Review: Falling out of Heaven by John Lynch
Fourth Estate/ Harper Collins, €12.99
John Lynch is a well-known actor from the North (Cal, In The Name of the Father, Sliding Doors) but he's also a writer and this is his second novel. The hero of the book is named after an angel but behaves nothing like one. Gabriel O'Rourke is a youngish man with such a passion for alcohol that he loses his mind. Forced against his will into a treatment unit, Gabriel's choice is redemption or destruction.
"You've been in a war," a shrink tells him. "And it's the worst kind. . . a war against yourself."
O'Rourke doesn't enter his dark night of the soul gently. He fights it ferociously because he prefers the saturation of drinking himself into amnesia, no matter what the cost. He despises people who want him to lead a so-called normal life, especially his counsellor, Thaddeus. His wife, child and sister have given up on him, but he doesn't give a toss.
So far, so what? There's an almost gothic tedium in the subject of alcohol and the Irish psyche and when you mix in dysfunctional families, especially Northern Irish, you risk a cliché cereal. But this isn't just another story about an Irish drunk. It's a gritty, unflinching journey into the stuff of being a man.
Lynch lets Gabriel do the talking, which gives readers a first-person voice struggling to deal with what's happening to him. That here-and-now quality makes for some intense scenes. Gabriel has to talk about it because he's in treatment, which lets Lynch write his story as flashbacks. What is it Gabriel wants to forget?
Location is almost incidental to the human drama because Gabriel hasn't much interest in the world, although he can't avoid the background noise. You could make more of it but Lynch lets it lie.
Born into pre-ceasefire Newry, Gabriel's mother was a religious zealot and his father a brutal alcoholic, whose darkness spreads like a claw.
The mother's incantatory pleas to God cast a holy shroud that suffocates her two children, Gabriel and Ciara. Their father's unpredictability means the family are walking on eggshells, with no one naming the various elephants in the room. Sex, or the lack of it. Violence. Incest.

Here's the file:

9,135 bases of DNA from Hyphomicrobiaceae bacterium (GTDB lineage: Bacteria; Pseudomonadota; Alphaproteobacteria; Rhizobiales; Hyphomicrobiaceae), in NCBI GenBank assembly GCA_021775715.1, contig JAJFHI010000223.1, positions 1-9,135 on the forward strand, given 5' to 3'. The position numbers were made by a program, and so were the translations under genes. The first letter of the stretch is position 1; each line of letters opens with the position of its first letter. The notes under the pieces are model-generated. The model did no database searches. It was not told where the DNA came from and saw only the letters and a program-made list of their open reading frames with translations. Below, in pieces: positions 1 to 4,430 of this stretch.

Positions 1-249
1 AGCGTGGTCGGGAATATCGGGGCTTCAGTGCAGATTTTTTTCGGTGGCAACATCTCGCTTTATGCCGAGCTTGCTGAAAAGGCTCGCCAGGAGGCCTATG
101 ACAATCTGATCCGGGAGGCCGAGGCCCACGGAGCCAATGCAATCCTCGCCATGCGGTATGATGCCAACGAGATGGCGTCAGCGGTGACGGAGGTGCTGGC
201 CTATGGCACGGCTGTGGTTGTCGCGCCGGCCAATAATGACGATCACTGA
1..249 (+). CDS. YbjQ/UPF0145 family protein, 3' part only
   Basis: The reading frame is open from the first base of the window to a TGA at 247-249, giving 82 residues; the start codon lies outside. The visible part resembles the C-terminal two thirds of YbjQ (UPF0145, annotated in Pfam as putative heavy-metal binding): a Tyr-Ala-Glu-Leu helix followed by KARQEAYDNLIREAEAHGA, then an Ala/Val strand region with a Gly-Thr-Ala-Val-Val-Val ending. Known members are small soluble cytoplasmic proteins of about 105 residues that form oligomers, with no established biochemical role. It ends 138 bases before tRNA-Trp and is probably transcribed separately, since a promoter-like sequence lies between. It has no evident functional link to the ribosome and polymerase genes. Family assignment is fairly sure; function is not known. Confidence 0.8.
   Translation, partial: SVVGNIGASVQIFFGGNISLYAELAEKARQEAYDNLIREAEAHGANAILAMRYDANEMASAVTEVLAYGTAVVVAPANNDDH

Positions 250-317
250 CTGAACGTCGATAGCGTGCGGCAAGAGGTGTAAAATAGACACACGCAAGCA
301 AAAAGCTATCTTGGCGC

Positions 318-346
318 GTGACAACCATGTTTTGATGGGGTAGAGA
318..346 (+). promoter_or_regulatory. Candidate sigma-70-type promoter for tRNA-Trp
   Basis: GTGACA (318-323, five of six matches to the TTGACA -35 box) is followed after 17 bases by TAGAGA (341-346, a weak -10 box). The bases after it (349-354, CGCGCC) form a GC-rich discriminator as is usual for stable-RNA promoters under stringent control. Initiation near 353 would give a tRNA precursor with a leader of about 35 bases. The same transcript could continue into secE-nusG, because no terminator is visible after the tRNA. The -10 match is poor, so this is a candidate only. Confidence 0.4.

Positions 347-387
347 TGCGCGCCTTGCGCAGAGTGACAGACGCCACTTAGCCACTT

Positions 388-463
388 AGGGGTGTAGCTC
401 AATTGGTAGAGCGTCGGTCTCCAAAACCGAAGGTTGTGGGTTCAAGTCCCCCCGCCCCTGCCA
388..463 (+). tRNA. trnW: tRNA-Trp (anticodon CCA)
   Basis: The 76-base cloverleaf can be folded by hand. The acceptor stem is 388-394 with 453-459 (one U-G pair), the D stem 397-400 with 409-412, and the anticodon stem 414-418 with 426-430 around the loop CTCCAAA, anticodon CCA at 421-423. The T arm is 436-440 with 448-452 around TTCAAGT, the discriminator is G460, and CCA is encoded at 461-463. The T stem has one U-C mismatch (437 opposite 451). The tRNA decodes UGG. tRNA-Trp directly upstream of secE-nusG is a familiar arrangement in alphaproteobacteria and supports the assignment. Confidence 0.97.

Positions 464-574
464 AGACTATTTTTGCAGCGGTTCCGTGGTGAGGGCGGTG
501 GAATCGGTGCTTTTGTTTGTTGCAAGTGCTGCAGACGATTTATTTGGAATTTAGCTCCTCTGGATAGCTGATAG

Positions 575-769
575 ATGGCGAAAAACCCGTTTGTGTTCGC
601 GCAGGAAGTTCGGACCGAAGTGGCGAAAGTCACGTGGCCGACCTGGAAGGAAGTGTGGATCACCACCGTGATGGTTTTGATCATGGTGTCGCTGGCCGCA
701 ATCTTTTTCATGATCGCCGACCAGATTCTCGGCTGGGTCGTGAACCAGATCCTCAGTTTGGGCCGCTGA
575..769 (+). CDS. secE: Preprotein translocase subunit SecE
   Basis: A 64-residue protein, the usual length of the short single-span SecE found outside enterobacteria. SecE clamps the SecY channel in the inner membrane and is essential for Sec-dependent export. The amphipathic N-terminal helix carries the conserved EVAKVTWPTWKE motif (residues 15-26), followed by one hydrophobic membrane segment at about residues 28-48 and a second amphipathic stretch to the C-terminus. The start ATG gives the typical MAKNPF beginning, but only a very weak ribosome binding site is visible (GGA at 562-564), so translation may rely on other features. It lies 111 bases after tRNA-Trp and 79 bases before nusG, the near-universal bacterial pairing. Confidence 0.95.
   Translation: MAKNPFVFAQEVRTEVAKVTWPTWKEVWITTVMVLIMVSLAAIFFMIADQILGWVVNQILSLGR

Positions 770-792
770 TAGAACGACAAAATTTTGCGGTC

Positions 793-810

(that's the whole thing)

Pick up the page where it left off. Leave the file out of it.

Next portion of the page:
Gabriel joins a gang who terrorise a female neighbour. He earns his hard man credentials by single-handedly murdering her dog, to his cost.
"I had killed the dreaming child, the one who had talked of the courtship of butterflies," Gabriel says, "who had opened himself to the world like a daisy reaching for the sun."
Respectability beckons, but demons purr underneath. He becomes a teacher and marries a "nice" girl, but on the night of his son's birth, he turns his back on intimacy when he pays a prostitute to service him. Something won't let him love.
Lynch documents Gabriel's fall in a series of vignettes leading from embarrassing to downright shocking. Nothing stops him -- not the sight of his child watching him beat up his wife nor the humiliation of being pissed and outrageous on a school trip.
His sister and her husband give him shelter but he returns the favour by getting so drunk he feels like sexually abusing their young daughter. By the time he crawls through a Drogheda gutter panicked with delusions of seeing the devil, he's lost everything.
Lynch's interest in life's key moments showed in Torn Water, his debut fiction, where he explored forensically a 17-year-old boy's psychic crisis. In ways, Gabriel is the next step on this exploration of masculinity and what it costs to be a man. Here, a clunkier narrative structure slows down his real ability to write passion and pain, so that there's a too-neat resolution between this primal struggle and the happy-ever-after suggested from the book's first pages.